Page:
Home' Trinidad and Tobago Guardian : March 22nd 2015 Contents SBG14 FINANCE
SUNDAY BUSINESS GUARDIAN www.guardian.co.tt MARCH 22 • 2015
In the world of economics, one pol-
icy-maker towers above all others.
The head of America s central bank,
Janet Yellen, presides over a US$17
trillion economy. The empire of her
nearest competitor, Mario Draghi of
the European Central Bank, amounts
to a relatively puny US$10 trillion.
On top of this, the dollar s global role means
that Yellen has a huge impact abroad, influ-
encing more than US$9 trillion in borrowing
in dollars by nonfinancial companies outside
America, more than enough to buy all the
firms listed on the stock exchanges of Shanghai
and Tokyo. As the dollar strengthens, both in
response to healthier growth in America and
in the expectation that the Federal Reserve is
getting ready to raise rates, this burden is
becoming harder to bear.
Dollar borrowing is everywhere, but the
biggest growth has been in emerging markets.
Between 2009 and 2014 the dollar-denom-
inated debts of the developing world, in the
form of both bank loans and bonds, more than
doubled, from around US$2 trillion to some
US$4.5 trillion, according to the Bank for Inter-
national Settlements. Places such as Brazil,
South Africa and Turkey, whose exports fall
far short of imports, finance their current-
account gaps by building up debts to foreign-
ers.Even countries without trade gaps have been
borrowing heavily. With interest rates on Amer-
ican assets so meager---a five-year Treasury
bond pays only 1.5 per cent---those with dollars
to invest have sought out more rewarding
opportunities. Companies based in emerging
markets seemed to fit the bill.
Some are big names: State-owned energy
giants such as Russia s Gazprom and Brazil s
Petrobras have been issuing dollar bonds via
subsidiaries based in Luxembourg and the
Cayman Islands. Others are smaller: Recent
months have seen Lodha Group, an Indian
property developer, Eskom, a South African
power generator, and Yasar, a Turkish firm
that makes TV dinners, sell dollar-denominated
bonds. By borrowing dollars at several per-
centage points below the prevailing interest
rate in their domestic currency, CEOs have
pepped up profits in the short term.
Finance rarely offers a free lunch, however.
The worry is that tumbling energy prices mean
that firms such as Gazprom and Petrobras
now have much lower dollar incomes than
they expected when they took on debts. Others,
such as Lodha, Eskom and Yasar, have few
dollar earnings at all.
Where foreign debts and earnings line up,
there is little reason to worry. Asian companies
foreign-currency debts tripled from US$700
billion to US$2.1 trillion between 2008 and
2014, going from 7.9 per cent of regional G.D.P.
to 12.3 per cent, according to economists at
Morgan Stanley. To see whether the surge was
bearable, the economists looked at the accounts
of 762 firms across Asia.
The findings were reassuring: On average
22 per cent of their debt is dollar-denominated,
but so are 21 per cent of their earnings.
Although Asian companies are a big part of
the emerging-markets borrowing binge, on
the whole they seem well placed to cope with
a rising dollar.
There are still two reasons to worry, how-
First, the outlook for China is a puzzle. The
country holds US$1.2 trillion in Treasury bills,
many of which are sitting in its sovereign-
wealth fund. When the dollar rises, the fund
gets richer. Even in a dollar-rich country,
though, there can be pockets of pain. China s
companies have built up a nasty currency mis-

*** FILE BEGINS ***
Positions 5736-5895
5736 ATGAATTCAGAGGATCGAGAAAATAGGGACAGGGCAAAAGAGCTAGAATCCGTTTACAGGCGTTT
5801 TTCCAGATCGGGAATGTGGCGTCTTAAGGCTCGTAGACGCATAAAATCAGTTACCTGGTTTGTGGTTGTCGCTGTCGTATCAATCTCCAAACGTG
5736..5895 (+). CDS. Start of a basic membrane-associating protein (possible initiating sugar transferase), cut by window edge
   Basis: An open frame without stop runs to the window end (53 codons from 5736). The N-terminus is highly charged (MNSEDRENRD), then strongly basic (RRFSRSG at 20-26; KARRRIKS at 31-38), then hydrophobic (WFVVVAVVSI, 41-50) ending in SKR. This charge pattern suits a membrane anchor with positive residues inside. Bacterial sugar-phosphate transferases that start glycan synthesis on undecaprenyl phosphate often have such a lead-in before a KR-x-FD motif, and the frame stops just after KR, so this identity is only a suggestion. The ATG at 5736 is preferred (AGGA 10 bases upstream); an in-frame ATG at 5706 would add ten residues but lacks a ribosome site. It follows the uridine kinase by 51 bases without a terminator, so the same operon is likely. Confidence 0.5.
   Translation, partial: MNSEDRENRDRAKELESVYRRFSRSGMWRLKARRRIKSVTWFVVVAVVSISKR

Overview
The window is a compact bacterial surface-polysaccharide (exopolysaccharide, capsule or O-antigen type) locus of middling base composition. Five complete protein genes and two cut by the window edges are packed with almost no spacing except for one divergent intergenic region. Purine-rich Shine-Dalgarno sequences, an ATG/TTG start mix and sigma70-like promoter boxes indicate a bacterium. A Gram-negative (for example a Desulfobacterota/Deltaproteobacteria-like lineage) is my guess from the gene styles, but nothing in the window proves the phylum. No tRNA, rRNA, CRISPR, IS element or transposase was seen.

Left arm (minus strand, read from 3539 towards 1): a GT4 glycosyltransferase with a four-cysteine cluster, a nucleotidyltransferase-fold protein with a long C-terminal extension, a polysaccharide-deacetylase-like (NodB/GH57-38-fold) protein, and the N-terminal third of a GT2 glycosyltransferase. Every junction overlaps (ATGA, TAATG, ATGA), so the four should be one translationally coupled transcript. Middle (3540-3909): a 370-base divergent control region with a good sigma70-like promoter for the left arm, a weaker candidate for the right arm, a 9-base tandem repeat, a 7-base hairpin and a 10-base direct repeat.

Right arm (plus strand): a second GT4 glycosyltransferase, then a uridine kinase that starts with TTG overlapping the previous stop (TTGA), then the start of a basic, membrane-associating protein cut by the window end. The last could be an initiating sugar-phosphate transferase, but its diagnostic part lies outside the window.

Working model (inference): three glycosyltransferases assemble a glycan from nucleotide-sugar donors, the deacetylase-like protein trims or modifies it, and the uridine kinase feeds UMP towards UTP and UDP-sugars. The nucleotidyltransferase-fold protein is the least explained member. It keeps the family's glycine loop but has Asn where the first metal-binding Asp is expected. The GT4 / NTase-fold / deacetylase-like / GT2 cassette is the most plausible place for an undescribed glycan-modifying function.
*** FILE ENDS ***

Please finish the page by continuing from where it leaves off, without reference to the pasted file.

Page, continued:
match. Almost 25 per cent of corporate debt
is dollar-denominated, but only 8.5 per cent
of corporate earnings are. Worse, this debt is
concentrated, according to Morgan Stanley,
with 5 per cent of companies holding 50 per
cent of it.
Chinese property developers are the most
obviously vulnerable. Companies such as Ever-
grande, China Vanke and Wanda build and
sell offices and houses, so most of their earnings
are in yuan.
Banned from borrowing directly from banks,
they have been active issuers of dollar bonds.
They also have borrowed from trust companies,
according to Fitch, a rating agency, and the
trusts themselves are highly leveraged and
have borrowed dollars via subsidiaries in Hong
Kong. This arrangement will amplify the eco-
nomic pain if property prices in China continue
to decline, as they have been doing for several
The second problem is that whole
economies, rather than simply the corporate
sector, look short of dollars. In Brazil and Rus-
sia, for instance, bailouts of firms lacking
greenbacks are blurring the lines between the
state, banks and big companies. The general
scramble for dollars has contributed to the
plunge of the real and the ruble.
Others could follow this path. Turkey s dollar
borrowing has grown rapidly since 2009: In
addition to the debts Turkish firms have taken
on, the state s external debt has grown to
almost 50 per cent of GDP, far above the 23
per cent average for middle-income countries.
South Africa looks worrying, too, with a cur-
rent-account deficit that is the widest of any
big emerging market, and the government s
external debt is 40 per cent of GDP.
A wave of defaults would be unlikely to
cause problems as widespread as the subprime
crisis of 2008. Most bonds are owned by deep-
pocketed institutional investors, such as pen-
sion funds and insurers. The banks that have
made loans face far tougher regulation than
they did eight years ago, and generally are far
better capitalised. An emerging-market rout
would not cause another Lehman moment.
It would mean big job losses at stricken
companies, however. As investors re-price risk
it probably also would lead to a sudden tight-
ening of credit. In countries such as South
Africa or Turkey, where growth is evaporating
fast, that could still be very painful.
@2015 The Economist Newspaper Ltd.
Distributed by the New York Times Syn-
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